Mini-monopolies for biodrugmakers = high costs for patients?

But, does it also support innovation?

Generic drugs are one of the great, if imperfect, compromises of health care.  Limits on patents allow companies get a return on their investment — or more– and then others to make cheap but effective copies. Now Congress is considering a plan to give similar treatment to biotech drugs know as “biologics.”  And, industry has put up a fight, with the stock argument that limits wil hurt innovation.

( FYI, the late Ted Kennedy was on their side — the folks in Kendall Square are his contituents. ) 

Jerry Avorn of the Brigham — a voice of reason on the development, promotion and use of pharmaceuticals — offered a compromise last month in the NEJM. His would “balance the need for financial incentives with the need for competition, promoting access and motivating important subsequent innovation.”

Here’s background and an 11/28 update from the reliable Alicia Mundy at the WSJ.

Makers of the complex drugs known as biologics are near a victory in Congress that would slow the development of generic-drug competitors, but supporters of generics are gearing up for a last-ditch fight.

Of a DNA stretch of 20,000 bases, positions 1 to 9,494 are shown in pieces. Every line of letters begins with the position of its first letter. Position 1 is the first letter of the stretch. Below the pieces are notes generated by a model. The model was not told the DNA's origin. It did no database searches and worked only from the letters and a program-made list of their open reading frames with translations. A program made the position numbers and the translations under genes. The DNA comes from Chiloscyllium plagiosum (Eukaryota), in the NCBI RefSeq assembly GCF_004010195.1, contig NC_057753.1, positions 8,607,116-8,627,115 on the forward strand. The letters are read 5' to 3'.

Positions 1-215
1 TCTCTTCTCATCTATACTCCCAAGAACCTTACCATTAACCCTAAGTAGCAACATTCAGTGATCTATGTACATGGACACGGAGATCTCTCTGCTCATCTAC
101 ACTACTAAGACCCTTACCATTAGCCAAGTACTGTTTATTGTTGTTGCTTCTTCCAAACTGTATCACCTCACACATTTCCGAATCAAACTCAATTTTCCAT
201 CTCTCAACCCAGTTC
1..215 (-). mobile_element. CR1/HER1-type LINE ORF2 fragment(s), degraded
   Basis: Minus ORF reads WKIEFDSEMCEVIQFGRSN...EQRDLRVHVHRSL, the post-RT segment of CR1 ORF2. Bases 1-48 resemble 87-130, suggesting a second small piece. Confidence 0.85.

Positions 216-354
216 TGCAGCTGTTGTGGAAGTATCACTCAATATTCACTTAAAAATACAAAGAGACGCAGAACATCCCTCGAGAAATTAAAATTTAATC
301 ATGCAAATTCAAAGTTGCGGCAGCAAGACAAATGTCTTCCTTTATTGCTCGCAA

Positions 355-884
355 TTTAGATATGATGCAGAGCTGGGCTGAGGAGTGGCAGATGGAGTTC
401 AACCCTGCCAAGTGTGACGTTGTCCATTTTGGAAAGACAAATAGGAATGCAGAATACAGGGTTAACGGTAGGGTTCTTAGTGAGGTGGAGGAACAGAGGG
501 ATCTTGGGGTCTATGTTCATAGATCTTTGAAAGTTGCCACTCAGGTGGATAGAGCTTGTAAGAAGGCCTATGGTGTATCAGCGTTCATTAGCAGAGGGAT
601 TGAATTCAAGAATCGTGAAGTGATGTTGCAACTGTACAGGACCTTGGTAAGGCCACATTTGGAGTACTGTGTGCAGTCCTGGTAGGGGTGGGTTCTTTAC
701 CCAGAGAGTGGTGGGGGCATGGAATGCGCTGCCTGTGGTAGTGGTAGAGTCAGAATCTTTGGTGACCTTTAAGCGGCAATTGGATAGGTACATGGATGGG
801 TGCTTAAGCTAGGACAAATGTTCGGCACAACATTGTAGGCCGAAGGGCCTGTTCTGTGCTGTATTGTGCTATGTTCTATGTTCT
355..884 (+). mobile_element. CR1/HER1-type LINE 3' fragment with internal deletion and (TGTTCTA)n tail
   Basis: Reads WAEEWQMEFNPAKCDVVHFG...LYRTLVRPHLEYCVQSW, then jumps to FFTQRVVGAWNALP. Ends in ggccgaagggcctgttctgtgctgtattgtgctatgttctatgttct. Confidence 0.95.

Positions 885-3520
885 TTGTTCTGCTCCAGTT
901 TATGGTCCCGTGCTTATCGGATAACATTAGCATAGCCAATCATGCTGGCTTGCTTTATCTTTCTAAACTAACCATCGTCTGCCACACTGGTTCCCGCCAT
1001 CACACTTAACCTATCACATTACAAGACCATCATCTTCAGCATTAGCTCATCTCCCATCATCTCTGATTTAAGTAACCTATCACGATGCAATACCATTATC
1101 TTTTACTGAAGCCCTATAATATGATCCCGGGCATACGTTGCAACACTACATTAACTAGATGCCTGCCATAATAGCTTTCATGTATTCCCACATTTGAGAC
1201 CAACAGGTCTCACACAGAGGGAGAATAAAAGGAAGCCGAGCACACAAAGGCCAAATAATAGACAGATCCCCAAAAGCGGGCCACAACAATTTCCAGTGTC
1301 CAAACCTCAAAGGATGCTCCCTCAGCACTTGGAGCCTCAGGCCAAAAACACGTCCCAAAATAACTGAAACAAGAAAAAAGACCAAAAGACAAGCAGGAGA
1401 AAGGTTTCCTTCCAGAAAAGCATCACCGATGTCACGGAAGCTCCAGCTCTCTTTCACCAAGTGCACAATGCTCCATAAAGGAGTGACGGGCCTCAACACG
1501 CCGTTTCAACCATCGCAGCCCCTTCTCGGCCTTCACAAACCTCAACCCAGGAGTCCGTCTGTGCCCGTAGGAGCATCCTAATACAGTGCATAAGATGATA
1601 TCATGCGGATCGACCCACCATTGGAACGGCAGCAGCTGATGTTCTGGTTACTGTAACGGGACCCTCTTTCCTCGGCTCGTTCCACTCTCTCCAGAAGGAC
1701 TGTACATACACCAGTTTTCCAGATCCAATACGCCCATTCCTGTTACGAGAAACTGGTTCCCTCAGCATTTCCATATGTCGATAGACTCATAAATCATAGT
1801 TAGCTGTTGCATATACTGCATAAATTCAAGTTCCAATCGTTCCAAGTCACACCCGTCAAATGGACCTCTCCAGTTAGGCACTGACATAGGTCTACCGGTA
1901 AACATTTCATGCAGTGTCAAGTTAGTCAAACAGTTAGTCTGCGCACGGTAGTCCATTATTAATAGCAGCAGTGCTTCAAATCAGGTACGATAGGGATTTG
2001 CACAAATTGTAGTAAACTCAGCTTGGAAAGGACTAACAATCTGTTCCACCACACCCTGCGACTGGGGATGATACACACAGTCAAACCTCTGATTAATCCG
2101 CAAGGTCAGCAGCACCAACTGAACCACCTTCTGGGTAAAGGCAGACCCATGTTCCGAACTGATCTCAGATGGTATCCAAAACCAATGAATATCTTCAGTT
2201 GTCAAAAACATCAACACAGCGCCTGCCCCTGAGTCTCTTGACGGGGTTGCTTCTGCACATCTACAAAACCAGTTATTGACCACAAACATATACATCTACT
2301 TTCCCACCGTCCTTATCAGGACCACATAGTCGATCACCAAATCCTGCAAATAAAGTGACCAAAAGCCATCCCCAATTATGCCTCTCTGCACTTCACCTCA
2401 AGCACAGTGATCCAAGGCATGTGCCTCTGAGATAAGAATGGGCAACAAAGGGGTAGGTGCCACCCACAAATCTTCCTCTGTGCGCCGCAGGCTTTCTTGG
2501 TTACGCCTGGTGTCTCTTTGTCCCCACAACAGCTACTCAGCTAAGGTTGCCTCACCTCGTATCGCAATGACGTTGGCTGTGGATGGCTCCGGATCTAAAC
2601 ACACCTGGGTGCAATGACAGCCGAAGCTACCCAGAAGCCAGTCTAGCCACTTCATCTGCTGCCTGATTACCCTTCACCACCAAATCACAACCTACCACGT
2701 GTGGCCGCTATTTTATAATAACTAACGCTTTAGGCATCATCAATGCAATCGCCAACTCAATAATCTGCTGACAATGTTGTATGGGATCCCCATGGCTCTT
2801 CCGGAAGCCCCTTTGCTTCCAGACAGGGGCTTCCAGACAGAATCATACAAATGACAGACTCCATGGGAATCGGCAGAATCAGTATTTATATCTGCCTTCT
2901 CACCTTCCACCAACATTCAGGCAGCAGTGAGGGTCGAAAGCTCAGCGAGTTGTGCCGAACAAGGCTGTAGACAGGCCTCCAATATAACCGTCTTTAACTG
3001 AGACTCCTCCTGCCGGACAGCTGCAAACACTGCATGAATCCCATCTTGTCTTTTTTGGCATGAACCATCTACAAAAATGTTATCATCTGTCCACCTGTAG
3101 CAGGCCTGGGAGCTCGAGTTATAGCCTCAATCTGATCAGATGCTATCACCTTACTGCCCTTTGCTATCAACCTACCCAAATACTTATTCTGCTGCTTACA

Without support from the White House, which has promoted the creation of generic biologic medicines, the efforts by a few senators and House members on behalf of generics are likely to fail, politicians and analysts say.

Health-care overhaul legislation in both the Senate and House would, for the first time, set up an approval process that allows generic-drug firms to develop copycat versions of biologics. But the legislation would prohibit generic-drug companies from competing with sales of brand-name biotechnology medicines for at least 12 years.

The drugs treat conditions like …such as cancer, multiple sclerosis and rheumatoid arthritis. Drugs that treat anemia brought on by chemotherapy and kidney dialysis cost Medicare about $3 billion last year, even though a generic version of one of them is available in Europe


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